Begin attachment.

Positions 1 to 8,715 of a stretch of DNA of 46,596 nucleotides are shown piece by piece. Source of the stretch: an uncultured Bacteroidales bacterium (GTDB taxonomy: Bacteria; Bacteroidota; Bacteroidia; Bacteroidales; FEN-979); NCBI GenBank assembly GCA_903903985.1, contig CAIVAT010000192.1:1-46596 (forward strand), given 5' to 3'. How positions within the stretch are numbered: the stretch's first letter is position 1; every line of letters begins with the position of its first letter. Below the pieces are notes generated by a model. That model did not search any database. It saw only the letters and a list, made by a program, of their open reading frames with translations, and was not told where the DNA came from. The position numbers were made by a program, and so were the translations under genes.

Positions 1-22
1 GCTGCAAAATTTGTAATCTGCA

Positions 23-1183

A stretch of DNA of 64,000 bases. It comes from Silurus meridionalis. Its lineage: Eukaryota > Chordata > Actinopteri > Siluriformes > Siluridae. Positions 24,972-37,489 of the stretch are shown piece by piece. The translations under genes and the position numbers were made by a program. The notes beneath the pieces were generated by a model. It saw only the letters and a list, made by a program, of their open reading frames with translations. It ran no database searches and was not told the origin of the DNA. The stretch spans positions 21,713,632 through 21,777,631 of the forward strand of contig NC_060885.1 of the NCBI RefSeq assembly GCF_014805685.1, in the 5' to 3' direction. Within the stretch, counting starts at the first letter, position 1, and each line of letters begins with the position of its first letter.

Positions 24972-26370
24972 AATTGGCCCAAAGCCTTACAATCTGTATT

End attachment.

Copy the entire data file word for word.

Positions 1 to 8,715 of a stretch of DNA of 46,596 nucleotides are shown piece by piece. Source of the stretch: an uncultured Bacteroidales bacterium (GTDB taxonomy: Bacteria; Bacteroidota; Bacteroidia; Bacteroidales; FEN-979); NCBI GenBank assembly GCA_903903985.1, contig CAIVAT010000192.1:1-46596 (forward strand), given 5' to 3'. How positions within the stretch are numbered: the stretch's first letter is position 1; every line of letters begins with the position of its first letter. Below the pieces are notes generated by a model. That model did not search any database. It saw only the letters and a list, made by a program, of their open reading frames with translations, and was not told where the DNA came from. The position numbers were made by a program, and so were the translations under genes.

Positions 1-22
1 GCTGCAAAATTTGTAATCTGCA

Positions 23-1183

A stretch of DNA of 64,000 bases. It comes from Silurus meridionalis. Its lineage: Eukaryota > Chordata > Actinopteri > Siluriformes > Siluridae. Positions 24,972-37,489 of the stretch are shown piece by piece. The translations under genes and the position numbers were made by a program. The notes beneath the pieces were generated by a model. It saw only the letters and a list, made by a program, of their open reading frames with translations. It ran no database searches and was not told the origin of the DNA. The stretch spans positions 21,713,632 through 21,777,631 of the forward strand of contig NC_060885.1 of the NCBI RefSeq assembly GCF_014805685.1, in the 5' to 3' direction. Within the stretch, counting starts at the first letter, position 1, and each line of letters begins with the position of its first letter.

Positions 24972-26370
24972 AATTGGCCCAAAGCCTTACAATCTGTATT